Dimerization to Hexachloroethane

        Free Radical Binding to Proteinds

        Lipid Peroxidation



        Quantification of Carcinogenic  Risk

        Sensitive Populations

        Interaction of Carbon Tetrachloride with
        Other Chemicals



       Non-Carcinogenic Effects

       Quantification of Non-Carcinogenic Effects

       Carcinogenic Effects

       Quantification of Carcinogenic Effects

       Special Considerations

  VI- 8

 VI- 13


 VI I- 1

 VI I- 1

 VI I- 2

 VI I- 2

 VI I- 8




VII I- 3



  IX- 1

  IX- 3


  IX- 9


  IX- 15

                          I. SUMMARY
          Carbon tetrachloride, also known as tetrachloro-

methane and perchloromethane, is a haloalkane with a wide

range of industrial and chemical applications.  In 1980,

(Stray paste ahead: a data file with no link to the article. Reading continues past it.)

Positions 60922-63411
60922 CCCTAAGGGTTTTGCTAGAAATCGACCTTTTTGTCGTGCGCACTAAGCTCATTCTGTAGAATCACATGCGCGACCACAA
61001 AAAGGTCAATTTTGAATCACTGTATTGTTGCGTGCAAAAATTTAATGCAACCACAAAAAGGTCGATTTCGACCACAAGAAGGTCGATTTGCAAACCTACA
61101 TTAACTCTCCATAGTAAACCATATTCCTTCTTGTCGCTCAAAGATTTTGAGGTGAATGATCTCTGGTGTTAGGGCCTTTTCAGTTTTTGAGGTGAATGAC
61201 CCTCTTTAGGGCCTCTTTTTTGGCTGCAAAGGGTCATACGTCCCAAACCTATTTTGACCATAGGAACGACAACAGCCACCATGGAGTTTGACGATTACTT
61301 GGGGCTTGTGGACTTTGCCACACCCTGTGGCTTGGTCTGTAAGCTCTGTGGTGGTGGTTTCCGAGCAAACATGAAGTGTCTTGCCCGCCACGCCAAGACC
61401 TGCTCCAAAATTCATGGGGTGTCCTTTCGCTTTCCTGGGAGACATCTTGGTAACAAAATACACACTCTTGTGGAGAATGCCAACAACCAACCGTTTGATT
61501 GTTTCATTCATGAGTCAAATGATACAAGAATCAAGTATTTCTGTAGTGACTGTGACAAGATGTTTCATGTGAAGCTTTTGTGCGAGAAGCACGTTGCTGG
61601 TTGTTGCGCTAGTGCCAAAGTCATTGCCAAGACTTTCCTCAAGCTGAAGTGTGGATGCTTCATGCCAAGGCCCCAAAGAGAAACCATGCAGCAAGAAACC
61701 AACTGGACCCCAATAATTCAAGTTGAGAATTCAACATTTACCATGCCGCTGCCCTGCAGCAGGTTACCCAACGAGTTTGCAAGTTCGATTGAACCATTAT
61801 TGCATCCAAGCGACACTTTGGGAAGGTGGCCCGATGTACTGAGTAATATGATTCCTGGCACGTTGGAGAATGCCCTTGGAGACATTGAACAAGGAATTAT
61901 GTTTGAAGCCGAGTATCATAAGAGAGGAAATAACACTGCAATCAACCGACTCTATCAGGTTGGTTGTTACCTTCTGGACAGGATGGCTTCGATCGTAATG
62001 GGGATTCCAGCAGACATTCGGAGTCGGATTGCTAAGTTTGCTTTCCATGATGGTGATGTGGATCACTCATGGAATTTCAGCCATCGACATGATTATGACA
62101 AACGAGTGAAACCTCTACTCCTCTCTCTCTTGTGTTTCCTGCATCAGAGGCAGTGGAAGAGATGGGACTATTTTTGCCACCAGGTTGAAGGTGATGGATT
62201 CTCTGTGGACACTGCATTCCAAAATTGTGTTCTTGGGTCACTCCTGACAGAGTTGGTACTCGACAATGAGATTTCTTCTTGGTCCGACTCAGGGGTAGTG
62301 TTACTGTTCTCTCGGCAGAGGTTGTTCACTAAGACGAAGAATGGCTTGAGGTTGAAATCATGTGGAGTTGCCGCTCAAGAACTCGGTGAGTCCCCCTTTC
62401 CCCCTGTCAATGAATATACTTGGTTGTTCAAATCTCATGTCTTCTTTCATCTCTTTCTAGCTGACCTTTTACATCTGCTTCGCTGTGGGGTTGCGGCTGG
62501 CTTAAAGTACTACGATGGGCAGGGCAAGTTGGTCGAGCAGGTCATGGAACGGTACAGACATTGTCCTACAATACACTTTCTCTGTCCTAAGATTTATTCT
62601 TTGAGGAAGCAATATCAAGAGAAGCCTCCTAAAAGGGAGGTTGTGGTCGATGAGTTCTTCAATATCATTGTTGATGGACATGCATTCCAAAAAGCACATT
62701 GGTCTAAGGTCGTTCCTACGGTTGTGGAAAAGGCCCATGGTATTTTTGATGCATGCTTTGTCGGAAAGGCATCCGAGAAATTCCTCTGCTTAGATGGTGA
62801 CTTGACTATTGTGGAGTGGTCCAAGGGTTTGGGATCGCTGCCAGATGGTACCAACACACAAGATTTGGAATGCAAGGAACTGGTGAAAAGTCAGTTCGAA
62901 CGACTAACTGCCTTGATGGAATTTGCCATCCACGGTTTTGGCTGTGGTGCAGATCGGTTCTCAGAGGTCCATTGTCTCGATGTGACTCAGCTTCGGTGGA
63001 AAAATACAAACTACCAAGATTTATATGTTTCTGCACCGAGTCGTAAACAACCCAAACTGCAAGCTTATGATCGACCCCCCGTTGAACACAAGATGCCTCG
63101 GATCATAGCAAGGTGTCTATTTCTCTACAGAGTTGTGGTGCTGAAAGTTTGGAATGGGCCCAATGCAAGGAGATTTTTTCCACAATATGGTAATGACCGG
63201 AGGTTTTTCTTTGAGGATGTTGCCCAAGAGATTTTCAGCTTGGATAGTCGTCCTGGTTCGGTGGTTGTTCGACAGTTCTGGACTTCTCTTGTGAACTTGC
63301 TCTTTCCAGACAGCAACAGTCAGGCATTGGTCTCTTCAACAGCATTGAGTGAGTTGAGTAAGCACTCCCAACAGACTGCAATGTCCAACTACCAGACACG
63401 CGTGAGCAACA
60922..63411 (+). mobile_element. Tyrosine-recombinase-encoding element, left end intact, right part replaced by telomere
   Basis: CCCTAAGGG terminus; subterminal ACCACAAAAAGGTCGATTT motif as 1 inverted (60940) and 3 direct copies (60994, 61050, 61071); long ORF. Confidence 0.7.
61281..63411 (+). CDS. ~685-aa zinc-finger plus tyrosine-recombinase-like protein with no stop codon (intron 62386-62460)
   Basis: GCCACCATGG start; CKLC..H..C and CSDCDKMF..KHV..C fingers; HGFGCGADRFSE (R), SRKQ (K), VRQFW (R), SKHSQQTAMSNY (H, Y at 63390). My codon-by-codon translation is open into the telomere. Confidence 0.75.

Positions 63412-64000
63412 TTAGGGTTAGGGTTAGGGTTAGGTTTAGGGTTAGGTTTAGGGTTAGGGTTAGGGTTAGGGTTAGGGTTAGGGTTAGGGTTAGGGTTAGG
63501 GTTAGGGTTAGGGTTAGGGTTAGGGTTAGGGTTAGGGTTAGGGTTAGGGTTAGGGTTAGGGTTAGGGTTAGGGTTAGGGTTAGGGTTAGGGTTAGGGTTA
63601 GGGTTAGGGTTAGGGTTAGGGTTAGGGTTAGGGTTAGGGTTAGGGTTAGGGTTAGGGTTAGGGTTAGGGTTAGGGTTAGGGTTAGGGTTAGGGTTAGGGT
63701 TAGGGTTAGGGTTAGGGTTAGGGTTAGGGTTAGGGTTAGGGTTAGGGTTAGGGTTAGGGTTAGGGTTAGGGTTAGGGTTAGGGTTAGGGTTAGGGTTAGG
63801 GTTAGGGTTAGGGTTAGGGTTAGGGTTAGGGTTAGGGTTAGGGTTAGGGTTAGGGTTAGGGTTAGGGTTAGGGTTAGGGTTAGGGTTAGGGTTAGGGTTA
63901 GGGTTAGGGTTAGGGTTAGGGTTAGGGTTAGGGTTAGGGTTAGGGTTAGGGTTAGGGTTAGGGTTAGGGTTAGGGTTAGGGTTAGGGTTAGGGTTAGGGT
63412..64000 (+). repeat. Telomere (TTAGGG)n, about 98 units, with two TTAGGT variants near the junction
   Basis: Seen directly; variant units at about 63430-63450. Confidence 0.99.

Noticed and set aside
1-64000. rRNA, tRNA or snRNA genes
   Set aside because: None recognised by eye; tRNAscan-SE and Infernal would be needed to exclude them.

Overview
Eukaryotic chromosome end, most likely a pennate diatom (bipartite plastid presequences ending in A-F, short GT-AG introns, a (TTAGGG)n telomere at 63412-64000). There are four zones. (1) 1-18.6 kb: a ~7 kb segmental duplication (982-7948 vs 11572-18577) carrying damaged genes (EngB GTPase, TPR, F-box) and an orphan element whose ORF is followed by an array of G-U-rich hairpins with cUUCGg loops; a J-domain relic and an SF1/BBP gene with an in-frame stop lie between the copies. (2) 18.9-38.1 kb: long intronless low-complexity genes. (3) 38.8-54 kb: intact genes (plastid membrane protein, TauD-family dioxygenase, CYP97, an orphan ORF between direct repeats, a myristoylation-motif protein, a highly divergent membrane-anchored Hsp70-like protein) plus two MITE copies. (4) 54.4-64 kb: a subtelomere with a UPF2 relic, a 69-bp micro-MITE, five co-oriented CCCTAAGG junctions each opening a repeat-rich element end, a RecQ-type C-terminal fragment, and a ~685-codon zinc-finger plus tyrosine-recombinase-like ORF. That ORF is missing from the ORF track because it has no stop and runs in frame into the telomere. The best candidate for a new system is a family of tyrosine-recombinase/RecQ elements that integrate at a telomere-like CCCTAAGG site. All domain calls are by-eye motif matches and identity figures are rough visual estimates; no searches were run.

322,000 kkg were produced in the United States.  Most of the

chemical produced is used in the manufacture of fluorocarbons,

which are used as refrigerants, foam blowing agents, and

solvents.  Carbon tetrachloride is also used as a solvent

in metal cleaning and in the manufacture of paints and plas-

tics as well as in fumigants.  It is being largely replaced

in grain fumigation by other registered pesticide products.

          Inhalation is the most important route of carbon

tetrachloride exposure.  There are no major gradients in the

atmospheric distribution of carbon tetrachloride; the

concentrations are similar in  the continental  and marine air

masses ambient (approximately  O.JD0070-0.00084  mg/m3 or

111-133 ppt).  The maximum level of carbon tetrachloride